Use of the Phonation Analyzer as a Clinical Tool Isshiki's (1981) proposed index of glottal flow efficiency (ac/dc ratio) and an instrument designed to measure the index (PA 500) were evaluated. Measurements of glottal flow, SPL, and fundamental frequency obtained from the PA 500 were compared with measurements obtained from more established laboratory instruments and found to be similar. ... Reports
Reports  |   November 01, 1985
Use of the Phonation Analyzer as a Clinical Tool
 
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Article Information
Reports   |   November 01, 1985
Use of the Phonation Analyzer as a Clinical Tool
Journal of Speech and Hearing Disorders, November 1985, Vol. 50, 351-356. doi:10.1044/jshd.5004.351
History: Received October 23, 1984 , Accepted July 24, 1985
 
Journal of Speech and Hearing Disorders, November 1985, Vol. 50, 351-356. doi:10.1044/jshd.5004.351
History: Received October 23, 1984; Accepted July 24, 1985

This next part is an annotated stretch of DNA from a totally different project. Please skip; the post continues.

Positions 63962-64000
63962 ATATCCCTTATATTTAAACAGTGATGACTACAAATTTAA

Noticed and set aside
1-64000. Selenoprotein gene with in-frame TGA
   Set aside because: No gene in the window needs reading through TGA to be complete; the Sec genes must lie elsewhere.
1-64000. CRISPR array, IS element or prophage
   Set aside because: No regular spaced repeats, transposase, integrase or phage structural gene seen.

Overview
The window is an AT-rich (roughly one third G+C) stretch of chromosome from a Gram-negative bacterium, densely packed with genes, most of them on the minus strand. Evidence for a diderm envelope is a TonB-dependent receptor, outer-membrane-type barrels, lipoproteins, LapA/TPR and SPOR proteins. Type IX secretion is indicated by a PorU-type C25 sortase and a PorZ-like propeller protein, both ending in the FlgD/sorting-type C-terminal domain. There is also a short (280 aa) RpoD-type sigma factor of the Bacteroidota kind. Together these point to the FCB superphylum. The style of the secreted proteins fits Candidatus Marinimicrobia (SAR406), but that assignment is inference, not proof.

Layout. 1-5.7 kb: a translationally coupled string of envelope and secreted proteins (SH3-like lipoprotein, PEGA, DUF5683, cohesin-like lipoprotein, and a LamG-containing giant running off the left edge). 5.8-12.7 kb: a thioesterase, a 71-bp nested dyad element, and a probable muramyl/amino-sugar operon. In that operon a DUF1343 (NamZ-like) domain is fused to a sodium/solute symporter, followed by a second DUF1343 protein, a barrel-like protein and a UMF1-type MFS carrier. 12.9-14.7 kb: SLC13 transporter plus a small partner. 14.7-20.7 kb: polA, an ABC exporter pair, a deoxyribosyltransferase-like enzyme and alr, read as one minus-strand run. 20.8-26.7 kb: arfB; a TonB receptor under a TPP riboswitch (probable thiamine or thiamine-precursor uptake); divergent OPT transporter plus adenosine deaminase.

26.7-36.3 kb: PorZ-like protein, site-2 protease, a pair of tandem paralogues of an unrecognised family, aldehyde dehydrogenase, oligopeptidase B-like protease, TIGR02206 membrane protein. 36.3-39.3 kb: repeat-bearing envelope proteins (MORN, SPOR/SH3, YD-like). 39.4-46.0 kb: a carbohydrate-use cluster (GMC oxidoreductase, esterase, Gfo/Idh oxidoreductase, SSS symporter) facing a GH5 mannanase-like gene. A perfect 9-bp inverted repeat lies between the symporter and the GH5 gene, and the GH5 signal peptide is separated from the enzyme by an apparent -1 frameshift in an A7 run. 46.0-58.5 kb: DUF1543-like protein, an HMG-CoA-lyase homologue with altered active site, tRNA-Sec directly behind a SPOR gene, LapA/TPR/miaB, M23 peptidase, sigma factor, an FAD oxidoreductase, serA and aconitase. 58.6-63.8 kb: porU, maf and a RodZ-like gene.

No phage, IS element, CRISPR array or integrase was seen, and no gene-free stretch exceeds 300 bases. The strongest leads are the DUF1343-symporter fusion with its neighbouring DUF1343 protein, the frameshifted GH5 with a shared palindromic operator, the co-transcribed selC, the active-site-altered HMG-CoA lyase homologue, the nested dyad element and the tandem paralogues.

Isshiki's (1981) proposed index of glottal flow efficiency (ac/dc ratio) and an instrument designed to measure the index (PA 500) were evaluated. Measurements of glottal flow, SPL, and fundamental frequency obtained from the PA 500 were compared with measurements obtained from more established laboratory instruments and found to be similar. Then the PA 500 was used to obtain measurements from 50 subjects without voice disorders or laryngeal pathology, 14 subjects with voice disorders and no laryngeal pathology, and 41 subjects with voice disorders and laryngeal pathology. Comparisons of ac/dc ratios revealed some significant differences among subject groups. However, when Isshiki's proposed cutoff ratio (ac/dc = 0.50) was used to determine which subjects had laryngeal pathology, 33% of the 105 subjects were misidentified. Data collected in the study provided an opportunity to evaluate Hirano's (1981) suggestion that glottal flow rates of 200 cc/s may be considered abnormal. When this flow rate was used as a cutoff score to determine which subjects had laryngeal pathology, 24% of the 105 subjects were misidentified. High variability in measurements obtained from subjects in each of the groups studied suggest that it is unlikely that ac/dc ratios or glottal flow measures, by themselves, will prove to be effective in identifying subjects with laryngeal pathology.

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